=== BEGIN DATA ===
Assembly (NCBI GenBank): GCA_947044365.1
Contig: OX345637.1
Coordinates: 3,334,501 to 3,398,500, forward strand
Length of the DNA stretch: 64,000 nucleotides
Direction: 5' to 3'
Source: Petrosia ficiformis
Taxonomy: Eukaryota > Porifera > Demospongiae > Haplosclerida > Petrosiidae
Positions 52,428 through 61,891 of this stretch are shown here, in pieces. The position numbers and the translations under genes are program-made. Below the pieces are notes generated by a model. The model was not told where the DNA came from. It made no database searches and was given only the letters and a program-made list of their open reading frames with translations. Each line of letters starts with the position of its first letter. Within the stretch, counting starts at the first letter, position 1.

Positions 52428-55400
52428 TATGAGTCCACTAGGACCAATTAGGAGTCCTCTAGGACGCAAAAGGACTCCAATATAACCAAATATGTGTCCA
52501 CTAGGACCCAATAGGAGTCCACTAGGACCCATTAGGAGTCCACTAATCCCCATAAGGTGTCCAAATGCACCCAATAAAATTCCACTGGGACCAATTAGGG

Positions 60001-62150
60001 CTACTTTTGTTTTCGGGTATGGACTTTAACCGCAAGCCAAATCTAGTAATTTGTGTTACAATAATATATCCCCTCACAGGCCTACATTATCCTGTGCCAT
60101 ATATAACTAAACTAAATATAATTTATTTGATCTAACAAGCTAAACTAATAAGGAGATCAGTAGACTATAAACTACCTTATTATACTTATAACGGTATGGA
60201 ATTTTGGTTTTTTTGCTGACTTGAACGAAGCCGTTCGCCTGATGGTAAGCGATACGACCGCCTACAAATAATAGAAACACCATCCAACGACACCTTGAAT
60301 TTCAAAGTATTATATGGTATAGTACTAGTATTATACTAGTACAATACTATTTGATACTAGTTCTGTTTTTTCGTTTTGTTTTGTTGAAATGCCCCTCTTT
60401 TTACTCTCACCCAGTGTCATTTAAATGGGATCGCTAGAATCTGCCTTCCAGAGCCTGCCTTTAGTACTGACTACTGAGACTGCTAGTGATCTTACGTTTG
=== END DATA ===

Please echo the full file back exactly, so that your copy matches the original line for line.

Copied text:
Assembly (NCBI GenBank): GCA_947044365.1
Contig: OX345637.1
Coordinates: 3,334,501 to 3,398,500, forward strand
Length of the DNA stretch: 64,000 nucleotides
Direction: 5' to 3'
Source: Petrosia ficiformis
Taxonomy: Eukaryota > Porifera > Demospongiae > Haplosclerida > Petrosiidae
Positions 52,428 through 61,891 of this stretch are shown here, in pieces. The position numbers and the translations under genes are program-made. Below the pieces are notes generated by a model. The model was not told where the DNA came from. It made no database searches and was given only the letters and a program-made list of their open reading frames with translations. Each line of letters starts with the position of its first letter. Within the stretch, counting starts at the first letter, position 1.

Positions 52428-55400
52428 TATGAGTCCACTAGGACCAATTAGGAGTCCTCTAGGACGCAAAAGGACTCCAATATAACCAAATATGTGTCCA
52501 CTAGGACCCAATAGGAGTCCACTAGGACCCATTAGGAGTCCACTAATCCCCATAAGGTGTCCAAATGCACCCAATAAAATTCCACTGGGACCAATTAGGG

Positions 60001-62150
60001 CTACTTTTGTTTTCGGGTATGGACTTTAACCGCAAGCCAAATCTAGTAATTTGTGTTACAATAATATATCCCCTCACAGGCCTACATTATCCTGTGCCAT
60101 ATATAACTAAACTAAATATAATTTATTTGATCTAACAAGCTAAACTAATAAGGAGATCAGTAGACTATAAACTACCTTATTATACTTATAACGGTATGGA
60201 ATTTTGGTTTTTTTGCTGACTTGAACGAAGCCGTTCGCCTGATGGTAAGCGATACGACCGCCTACAAATAATAGAAACACCATCCAACGACACCTTGAAT
60301 TTCAAAGTATTATATGGTATAGTACTAGTATTATACTAGTACAATACTATTTGATACTAGTTCTGTTTTTTCGTTTTGTTTTGTTGAAATGCCCCTCTTT
60401 TTACTCTCACCCAGTGTCATTTAAATGGGATCGCTAGAATCTGCCTTCCAGAGCCTGCCTTTAGTACTGACTACTGAGACTGCTAGTGATCTTACGTTTG